What about a 5-game series? The authors calculate the optimal level is .789/.211. This makes intuitive sense; in a 5-game series, the winning team will finish with a record of .800, and .789 is close to that. It turns out that if you do have one team being .789, the series will go five games 33.33% of the time.

Which leaves a 6-game series. How should you imbalance the teams to get the best chance of a 6-gamer? The answer surprised me – you might want to think about it before reading on.

Ready?

The answer the authors give is 50%. The chance of a 4-2 series is maximized when both teams are of equal strength.

This can be proven mathematically, but is there a good intuitive explanation? The only one I can think of is that a six-game series must start out 3-2. The best chance of 3-2 is when the teams are equal. But then you still only have a 50% chance of the "3" team winning game 6. Suppose you make one team stronger. Then it will be less likely that the series will start 3-2, but more likely that the leading team will win game 6. Off the top of my head, it would seem possible that you could trade a small reduction in 3-2 chance for a larger increase in game-6 wins. But the math says no.

Can anyone come up with an easy intuitive explanation of why two equal teams maximizes the number of 6-game series?

Labels: baseball, competitive balance

## 12 Comments:

From where I am standing the math says the following thing:

1) It only becomes more likely that a series will last 6 games rather than 5 once one team has a probility of winning a game of .640 -- this means that most series will be at least 6 games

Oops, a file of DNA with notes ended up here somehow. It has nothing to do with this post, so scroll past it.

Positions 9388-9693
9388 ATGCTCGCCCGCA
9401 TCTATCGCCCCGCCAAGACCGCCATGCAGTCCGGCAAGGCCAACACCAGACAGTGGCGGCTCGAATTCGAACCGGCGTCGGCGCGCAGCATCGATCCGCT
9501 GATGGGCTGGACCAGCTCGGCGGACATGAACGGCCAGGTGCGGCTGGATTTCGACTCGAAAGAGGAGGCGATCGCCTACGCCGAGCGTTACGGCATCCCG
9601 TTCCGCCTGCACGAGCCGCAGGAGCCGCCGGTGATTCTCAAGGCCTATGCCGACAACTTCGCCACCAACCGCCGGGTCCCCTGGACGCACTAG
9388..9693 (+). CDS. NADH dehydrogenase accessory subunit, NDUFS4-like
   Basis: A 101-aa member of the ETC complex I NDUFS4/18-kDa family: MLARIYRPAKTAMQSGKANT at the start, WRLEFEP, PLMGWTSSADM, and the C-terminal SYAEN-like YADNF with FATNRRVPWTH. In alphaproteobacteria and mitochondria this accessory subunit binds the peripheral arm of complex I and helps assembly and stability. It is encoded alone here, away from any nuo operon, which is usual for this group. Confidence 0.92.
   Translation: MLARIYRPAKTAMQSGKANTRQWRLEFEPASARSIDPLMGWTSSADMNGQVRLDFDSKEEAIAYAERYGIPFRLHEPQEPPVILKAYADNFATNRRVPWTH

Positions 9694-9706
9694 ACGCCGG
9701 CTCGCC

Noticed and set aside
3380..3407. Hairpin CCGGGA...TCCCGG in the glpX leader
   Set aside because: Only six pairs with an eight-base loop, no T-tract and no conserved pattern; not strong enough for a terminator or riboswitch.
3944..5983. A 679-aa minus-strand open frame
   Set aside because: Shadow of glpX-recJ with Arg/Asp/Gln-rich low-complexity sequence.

2) The break-even point between 6 and 7 game series is about 0.550

So obviously as the length of series increases, to have n-1 games (where n is max # of possible games) the two teams have to be as closly matched as possible.

Anyway, back to Phil's question. I don't think his explanation is too far wrong.

In order for a team to win in 6 it has to be 3-2 at some point. Per the math above to maximise the likelihood of a team going 3-2 then each team should be .500 -- imagine it was a 5 game series -- probability of either team winning should be 50% to have the maximize the chance of going to 5 games (i.e 3-2).

It follows that a 50% team has greater odds of going 4-2 (because this to get to this state it has to be at 3-2 first).

A team that is .510 is (very slightly) less likely to have opportunities to go 4-2 (although it is a very close thing).

All you really care about is how to get into that 3-2 state -- everything else is irrelevant.

You can find the math here

http://tinyurl.com/2lqmrw

That probably isn't quite the non-math explanation you were looking for!

Beamer

John,

Thanks! Did you that spreadsheet just for this?

Yes! I should have better things to do with my time really ...

___________

One reason why it work is because 0.5*0.5 >0.51*0.49

Phil:

When the authors say it takes a .5138 average stronger team to yield these results, which result do they mean? To produce 19.6% 4-game series, it would take an average .650 stronger team (if I'm doing the math right). But of course, that would then mean the number of 7-game series is far too high.

I think the high frequency of BOTH 7- and 4-game series is quite interesting. It's hard to believe the average gap is .650-.350, so perhaps teams "fold" once they are down 0-3?

And I think their go-for-broke theory about 7th games makes sense. Why are you skeptical? (I don't think home/away explains it: if 53% of 3-2 teams play away, they should still win .498).

Guy: .5138 is the percentage at which the Chi-squared value between observed and expected is minimized. They say it's 6.886, which still looks fairly significant (the original chi-squared was 7.338).

I'm skeptical because, well, does shifting starting pitchers really happen a lot (when down 3-2)?

Another explanation is that a team down 2-3 may have used its ace only once, while the other team used its own ace twice. The team down is then more likely using its ace for game 6.